Rate This:8 Signs of a Gambling Addict
Like most addictions, gambling often starts off as a fun way to pass the time and maybe win a little bit of extra money. For some people, however, this common pastime can quickly become a habit that can't easily be stopped. In fact, gambling can become so problematic for some that it can lead to personal and financial ruin, much like alcohol with an alcoholic. If you're worried that you or someone you love may be addicted to gambling, there are several warning signs to look out for. See below to learn the eight questions to ask when looking for signs of a gambling addiction.8 Active Questions | Add a Question
Gambling addicts are not typically able to just stop gambling, despite facing personal or financial ruin if they continue. If you or your loved one have tried multiple times to stop gambling, but can't seem to find success, gambling addiction may be the problem.
Another major warning sign of gambling addiction is using money or collateral that you can't really afford to lose. In some cases, this could mean using a home or other major investment as collateral, but can also be as simple as using this week's grocery money at the card table or blowing your rent payment on gambling instead of paying your rent on time.
Another common sign of gambling addiction is continuing to gamble, even when you find very little pleasure in doing so. Most people gamble for fun, take their wins or losses and call it a day. A gambling addict, however, will continue, even after the enjoyment has stopped.
Trying to recover from losses by engaging in even more gambling is another big warning sign of gambling addiction. This almost always leads to even greater debt and losses, but gambling addicts tend to to think they will eventually win back what they lost, and continue to gamble.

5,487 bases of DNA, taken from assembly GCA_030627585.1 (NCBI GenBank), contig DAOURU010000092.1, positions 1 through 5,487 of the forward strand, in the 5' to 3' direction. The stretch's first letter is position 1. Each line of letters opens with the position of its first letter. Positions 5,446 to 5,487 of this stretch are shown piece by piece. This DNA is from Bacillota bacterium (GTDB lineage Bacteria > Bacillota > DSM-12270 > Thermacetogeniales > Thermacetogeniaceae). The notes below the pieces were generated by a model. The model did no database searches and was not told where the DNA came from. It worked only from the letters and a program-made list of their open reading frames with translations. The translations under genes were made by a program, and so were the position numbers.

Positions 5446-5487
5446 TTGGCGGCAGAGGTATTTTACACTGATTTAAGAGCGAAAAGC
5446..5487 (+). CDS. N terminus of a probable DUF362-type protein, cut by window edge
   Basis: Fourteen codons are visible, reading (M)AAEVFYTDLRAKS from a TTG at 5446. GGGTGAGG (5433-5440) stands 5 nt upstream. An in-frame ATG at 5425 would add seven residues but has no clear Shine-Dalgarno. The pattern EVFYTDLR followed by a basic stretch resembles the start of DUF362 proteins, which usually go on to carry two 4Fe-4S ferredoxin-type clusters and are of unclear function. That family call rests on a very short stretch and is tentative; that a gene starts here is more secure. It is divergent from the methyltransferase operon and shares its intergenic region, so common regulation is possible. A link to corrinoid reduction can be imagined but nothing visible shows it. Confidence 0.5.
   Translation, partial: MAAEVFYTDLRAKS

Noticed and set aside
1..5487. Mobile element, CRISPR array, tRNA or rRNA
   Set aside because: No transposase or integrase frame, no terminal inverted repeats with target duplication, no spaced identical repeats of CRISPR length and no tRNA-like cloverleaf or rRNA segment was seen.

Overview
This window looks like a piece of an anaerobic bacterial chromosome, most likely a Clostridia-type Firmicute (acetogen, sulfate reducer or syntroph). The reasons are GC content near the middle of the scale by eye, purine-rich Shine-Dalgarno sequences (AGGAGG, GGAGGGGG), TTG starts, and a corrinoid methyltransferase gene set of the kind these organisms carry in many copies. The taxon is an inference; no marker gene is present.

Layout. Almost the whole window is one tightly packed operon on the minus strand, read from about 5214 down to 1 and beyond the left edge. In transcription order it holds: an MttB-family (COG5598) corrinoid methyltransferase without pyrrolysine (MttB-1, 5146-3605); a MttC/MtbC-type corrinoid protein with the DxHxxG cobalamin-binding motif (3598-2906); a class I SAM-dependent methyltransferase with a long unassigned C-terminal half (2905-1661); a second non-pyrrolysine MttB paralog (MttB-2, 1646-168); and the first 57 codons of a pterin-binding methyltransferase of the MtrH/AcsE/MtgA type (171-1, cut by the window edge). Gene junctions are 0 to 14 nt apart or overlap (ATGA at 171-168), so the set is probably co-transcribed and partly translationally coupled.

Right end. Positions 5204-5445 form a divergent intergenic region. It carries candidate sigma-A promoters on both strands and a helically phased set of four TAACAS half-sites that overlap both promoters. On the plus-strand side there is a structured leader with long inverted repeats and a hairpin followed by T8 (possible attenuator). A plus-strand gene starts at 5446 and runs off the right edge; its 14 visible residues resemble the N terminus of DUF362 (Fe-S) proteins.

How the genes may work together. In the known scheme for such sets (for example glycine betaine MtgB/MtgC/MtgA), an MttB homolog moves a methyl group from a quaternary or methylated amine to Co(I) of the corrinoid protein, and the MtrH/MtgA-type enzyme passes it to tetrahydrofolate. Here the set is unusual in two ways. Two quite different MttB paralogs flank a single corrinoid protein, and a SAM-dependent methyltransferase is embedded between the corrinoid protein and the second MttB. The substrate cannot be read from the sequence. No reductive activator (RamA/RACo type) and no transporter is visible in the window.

While a casual gambler is happy to drop a reasonable amount at the card table or the slot machines and stop there, a gambling addict will continue to increase his or her bets with more and more money in order to get that rush they crave from gambling.
While no one likes to lose at gambling, a gambling addict may experience extreme feelings of guilt, shame or remorse after gambling or trying, unsuccessfully, to curb their own habit.
Gambling addicts won't (and can't) stop gambling simply because the bank account has run dry. While some gambling addicts will borrow money or try to sell possessions in order to get more money, some gambling addicts may even begin to engage in theft, forgery and other crimes in order to continue gambling.
Gambling addicts tend to let gambling take over their lives, leaving little room for other obligations and commitments. From missing your kid's baseball game to excessive absences from work, eventually the gambling addiction will cause serious consequences in almost all areas of life.